Introduction to Psychology

 Introduction to Psychology



The nucleus of neuron contains____________ the chemical that contains the genetic blueprint that directs the development of the neuron.

-DNA (deoxyribonucleic acid)

It provides an objective description of how a variable is going to be measured and observed in a particular study.

-Operational Definition

It is a broad idea or set of closely related ideas that attempts to explain observations.

-Theory

This is resting state of the neuron, when more negative ions are inside and more positive ions are outside the cell membrane.

-Polarized State

Community psychology is concerned with providing accessible care for people with psychological problems. Community-based mental health centers are one means of delivering such services as outreach programs

-True

It is a testable prediction that derives logically from a theory.

-Hypothesis

These are branchlike structures that receive incoming signals from other neurons.

-Dendrites

It is like a fence that surrounds the entire neuron, giving it shape and keeping the cell’s internal fluid inside; it is said to be semi-permeable.

-Cell membrane

These are chemical substances that are stored in very tiny sacs within the terminal buttons and involved in transmitting information across a synaptic gap to the next neuron.

-Neurotransmitters

Environmentalpsychology explores the effects of physical settings in most major areas of psychology including perception, cognition, learning, and others.

-True

Which of the following topics would a psychologist have the least interest in?

-Weather Patterns

It consists of layer of cells containing fat, encases and insulates most axons. .

-Myelin Sheath

Clinical psychology applies findings in all areas of psychology in the workplace.

-False

Health psychology examines how people become who they are, from conception to death, concentrating on biological and environmental factors.

-False

Which of the following statements is correct?

-Only experimental research allows researchers to determine causality.

Darwin’s theory speculated that certain behaviors or traits that enhance survival are naturally selected

-True

Paul believes that physical attractive people are selfish. He conducts a study to see if he is right. He goes up to five people he thinks are good looking and asks them for spare change. They all turn him down. Paul concludes “Aha! I knew it all along.” The operational definition of selfish in Paul’s study is _______________.

-whether people gave Paul a spare change

The more hours that students work, the less successful they are academically. This is an example of what type of correlation?

-Negative

This is a Greek word which means “the study of.”

-logos

The ancient Greek philosopher who wrote about psyche and first broadly defined the subject matter was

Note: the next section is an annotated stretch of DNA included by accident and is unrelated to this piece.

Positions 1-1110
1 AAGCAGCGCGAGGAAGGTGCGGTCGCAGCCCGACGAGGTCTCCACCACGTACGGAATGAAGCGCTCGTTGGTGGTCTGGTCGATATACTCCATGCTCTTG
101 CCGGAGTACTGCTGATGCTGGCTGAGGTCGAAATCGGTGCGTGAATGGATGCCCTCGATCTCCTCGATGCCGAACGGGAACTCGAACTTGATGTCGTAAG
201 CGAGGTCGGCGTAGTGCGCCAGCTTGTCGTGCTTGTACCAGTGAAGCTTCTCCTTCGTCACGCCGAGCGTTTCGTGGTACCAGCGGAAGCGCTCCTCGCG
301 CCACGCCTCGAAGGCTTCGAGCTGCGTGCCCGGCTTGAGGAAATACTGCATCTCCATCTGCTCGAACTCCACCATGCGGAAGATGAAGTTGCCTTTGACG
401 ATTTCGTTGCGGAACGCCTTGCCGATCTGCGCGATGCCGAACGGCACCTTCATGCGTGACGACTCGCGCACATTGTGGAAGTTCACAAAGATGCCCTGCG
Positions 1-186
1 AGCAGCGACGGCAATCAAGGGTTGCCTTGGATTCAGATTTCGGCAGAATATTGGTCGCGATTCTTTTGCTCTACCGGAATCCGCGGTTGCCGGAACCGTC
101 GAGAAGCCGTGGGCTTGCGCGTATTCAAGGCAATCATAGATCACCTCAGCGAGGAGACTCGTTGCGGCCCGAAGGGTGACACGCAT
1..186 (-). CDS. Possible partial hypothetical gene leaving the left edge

-Aristotle

In an experiment on attitudes, participants are given either positive or negative information about a speaker and then asked to evaluate the effectiveness of the speaker. In this experiment, which is the independent variable?

-The type of information the participant is given

Clinical psychology applies findings in all areas of psychology in the workplace.

-False

Any changeable phenomenon that a scientist studies is called ______________.

-Variable

Forensic psychology applies psychology to the legal system. Forensic psychologists might help with jury selection or provide expert testimonies in trials

-True

Sigmund Freud established the first psychology laboratory in 1879 at the University of Leipzig, in Germany.

-False

These provide support, nutritional benefits, and other functions in the nervous system.

-Glial cells

Gestalt is any object or event that is perceived by our senses.

-False

It is a testable prediction that derives logically from a theory.

-Hypothesis

Health psychology examines how people become who they are, from conception to death, concentrating on biological and environmental factors

-False

These are located at the ends of the axon where neurotransmitters are stored before being released into the synapse.

-Terminal Buttons

Which of the following statements is true?

-Quasi experimental research is not a true experiment because participants are not randomly assigned to different conditions.

Any changeable phenomenon that a scientist studies is called ______________.

-Variable

The circadian rhythm of sleep is a natural rhythm of sleep and waking programmed by a group of brain cells in the hypothalamus called_________________.

-Suprachiasmatic Nucleus

This governs the emotion of fear and aggression

-Amygdala

This refers to respiration, consciousness, sleep, dreaming, facial movements, sensory processes and transmission of neural signal from one part of the brain to another.

-Pons

It serves as a relay station for information coming from our senses to the brain.

-Thalamus

A sleep disorder in which a person stops breathing while asleep.

-Sleep Apnea

Which of the following does mediation appear to improve?

-All of the above

This is responsible for the transfer of information from short to long term memory.

-Hippocampus

____________ is a heightened awareness of the present moment, which can be applied to events in one’s environment and events in one’s own mind.